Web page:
News and Events

Chair’s Message

pth-use-this-oneWe are moving toward our vision with a number of activities. We completed the Clinical Informatics Fellowship match and filled our two open positions with two excellent candidates who started July 2018. We completed the interview process for our research focused MS and research focused PhD programs, and have a new cohort who will start in Fall 2018.  Applications are open for our applied on-line MS in Clinical Informatics and Patient Centered Technologies. We are beginning a new overall strategic planning process for all of our Departmental activities in conjunction with preparing for our every 10 year academic program review. We are still actively recruiting new faculty as part of our strategic plan to expand our core faculty by 50%, with 3-4 positions remaining to be filled over the next two years (see link).

Cordially,

Peter Tarczy-Hornoch, MD
Chair and Professor, Department of Biomedical Informatics and Medical Education

Biomedical Informatics and Medical Education Newsletter

July 15-19, 2019

UPCOMING GENERAL EXAM

Aakash Sur

Friday, August 2nd at 2pm at Brotman Auditorium, Building D, South Lake Union

Title: Data Driven Methods for Scaffolding Genomes

Abstract: Robust reference genome sequences are foundational to molecular biology, yet many organisms have incomplete genome sequences and live in the purgatory of the draft stage. Recent experimental advances in interrogating the three-dimensional structure of the genome through chromatin conformation capture (Hi-C) have provided crucial new information to the assembly problem. While several groups have leveraged Hi-C data to generate scaffolded genomes, these methods remain prone to errors. We propose to review and benchmark existing methods against known and simulated genomes to characterize their performance and accuracy. We believe that we can bring the promise of machine-learning approaches to bear on the problem to learn underlying biological patterns of data rather than relying on our assumptions about chromatin structure, which will represent a paradigm shift in the field. Here we demonstrate a proof-of-concept approach with a convolutional neural network that is able to overcome both practical and theoretical limitations of conventional methods. To demonstrate the power of data driven approaches, we propose to solve the genomes of two organisms, Crithidia fasticulata, a honeybee parasite with open questions about its genome organization, and Euglena gracilus, a photosynthetic eukaryote with a particularly fragmented and challenging genome.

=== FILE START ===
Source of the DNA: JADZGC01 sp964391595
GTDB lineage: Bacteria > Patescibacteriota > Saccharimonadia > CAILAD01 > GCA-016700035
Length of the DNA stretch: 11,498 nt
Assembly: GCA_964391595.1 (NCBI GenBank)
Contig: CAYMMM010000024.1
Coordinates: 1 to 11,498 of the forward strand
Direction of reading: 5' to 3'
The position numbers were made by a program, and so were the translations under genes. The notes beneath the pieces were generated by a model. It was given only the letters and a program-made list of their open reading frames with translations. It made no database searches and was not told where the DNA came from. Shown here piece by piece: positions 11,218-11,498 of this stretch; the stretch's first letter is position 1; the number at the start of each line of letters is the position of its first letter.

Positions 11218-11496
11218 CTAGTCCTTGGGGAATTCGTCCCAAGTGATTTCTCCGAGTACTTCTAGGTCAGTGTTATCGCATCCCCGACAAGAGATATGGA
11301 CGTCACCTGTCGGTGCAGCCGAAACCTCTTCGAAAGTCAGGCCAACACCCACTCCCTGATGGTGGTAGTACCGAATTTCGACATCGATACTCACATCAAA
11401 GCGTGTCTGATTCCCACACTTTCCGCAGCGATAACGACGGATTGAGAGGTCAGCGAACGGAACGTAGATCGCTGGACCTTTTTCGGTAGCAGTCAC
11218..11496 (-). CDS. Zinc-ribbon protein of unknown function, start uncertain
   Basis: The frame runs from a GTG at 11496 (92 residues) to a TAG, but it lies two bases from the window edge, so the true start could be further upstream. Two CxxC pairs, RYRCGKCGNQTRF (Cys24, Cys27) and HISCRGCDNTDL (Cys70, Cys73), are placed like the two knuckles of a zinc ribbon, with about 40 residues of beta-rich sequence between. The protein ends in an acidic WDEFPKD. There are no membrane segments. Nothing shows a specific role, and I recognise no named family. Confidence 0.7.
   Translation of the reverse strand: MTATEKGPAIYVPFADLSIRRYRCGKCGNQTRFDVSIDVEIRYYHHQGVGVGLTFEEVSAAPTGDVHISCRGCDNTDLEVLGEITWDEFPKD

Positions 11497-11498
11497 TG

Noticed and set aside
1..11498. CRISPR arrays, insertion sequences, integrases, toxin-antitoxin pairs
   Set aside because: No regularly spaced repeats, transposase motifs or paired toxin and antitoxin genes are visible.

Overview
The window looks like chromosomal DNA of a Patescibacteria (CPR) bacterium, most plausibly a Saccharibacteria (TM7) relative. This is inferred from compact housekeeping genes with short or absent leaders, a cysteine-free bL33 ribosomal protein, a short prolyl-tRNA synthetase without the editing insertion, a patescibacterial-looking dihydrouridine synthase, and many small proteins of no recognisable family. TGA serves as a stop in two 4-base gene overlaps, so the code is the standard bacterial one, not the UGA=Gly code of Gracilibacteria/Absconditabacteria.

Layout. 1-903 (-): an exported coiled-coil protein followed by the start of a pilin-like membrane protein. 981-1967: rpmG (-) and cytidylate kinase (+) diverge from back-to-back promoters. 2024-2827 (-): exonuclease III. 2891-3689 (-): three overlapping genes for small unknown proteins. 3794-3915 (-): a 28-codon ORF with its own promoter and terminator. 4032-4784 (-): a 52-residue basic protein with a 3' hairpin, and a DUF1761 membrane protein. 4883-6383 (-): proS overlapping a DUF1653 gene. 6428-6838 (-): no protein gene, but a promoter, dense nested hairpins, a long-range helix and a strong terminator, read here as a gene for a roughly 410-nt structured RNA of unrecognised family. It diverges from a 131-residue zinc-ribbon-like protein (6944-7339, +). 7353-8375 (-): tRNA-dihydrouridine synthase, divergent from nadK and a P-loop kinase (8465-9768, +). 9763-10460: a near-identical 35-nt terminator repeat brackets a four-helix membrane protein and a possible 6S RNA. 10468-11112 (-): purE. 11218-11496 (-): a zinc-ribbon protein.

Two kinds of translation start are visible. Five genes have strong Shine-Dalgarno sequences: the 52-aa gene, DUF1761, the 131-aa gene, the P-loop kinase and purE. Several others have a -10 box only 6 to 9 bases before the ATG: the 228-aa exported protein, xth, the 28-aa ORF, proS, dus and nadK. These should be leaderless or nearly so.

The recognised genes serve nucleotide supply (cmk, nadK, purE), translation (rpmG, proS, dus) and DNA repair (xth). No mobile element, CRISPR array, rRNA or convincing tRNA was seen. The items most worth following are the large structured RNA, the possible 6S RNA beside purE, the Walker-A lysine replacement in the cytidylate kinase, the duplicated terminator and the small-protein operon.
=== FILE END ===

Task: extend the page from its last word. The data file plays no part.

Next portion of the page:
FACULTY/STUDENT/ALUMNI/STAFF ACTIVITIES

Mark Phillips organized a session on ontologies at the 2019 International Conference on Computers in Radiation Therapy in Montreal. Dr. Sam Luk (post-doctoral fellow in Radiation Oncology) and Dr Phillips presented papers in the session.  This is an effort to get the radiation therapy community involved in the use of informatics in this field.

July 8-12, 2019

UPCOMING LECTURES AND SEMINARS

Janice Sabin, PhD, MSW, will be giving a series of lunch time talks, July 10, 17, 24, 12:15-1:15 PM to the Department of Biostatistics Summer Institutes: Big Data, Clinical Trials, Infectious Diseases and Statistical Genetics program.

Titles:

Update on the Science of Implicit Bias and the Implicit Revolution

Striving for Excellence: Diversity, Equity, and Inclusion (DEI)

Manifestations of Implicit Bias in Academia: Individual and Organizational Remedies

For location and description of the talks see below:

https://www.eventbrite.com/e/summer-institutes-wednesday-lunch-sessions-registration-63080438289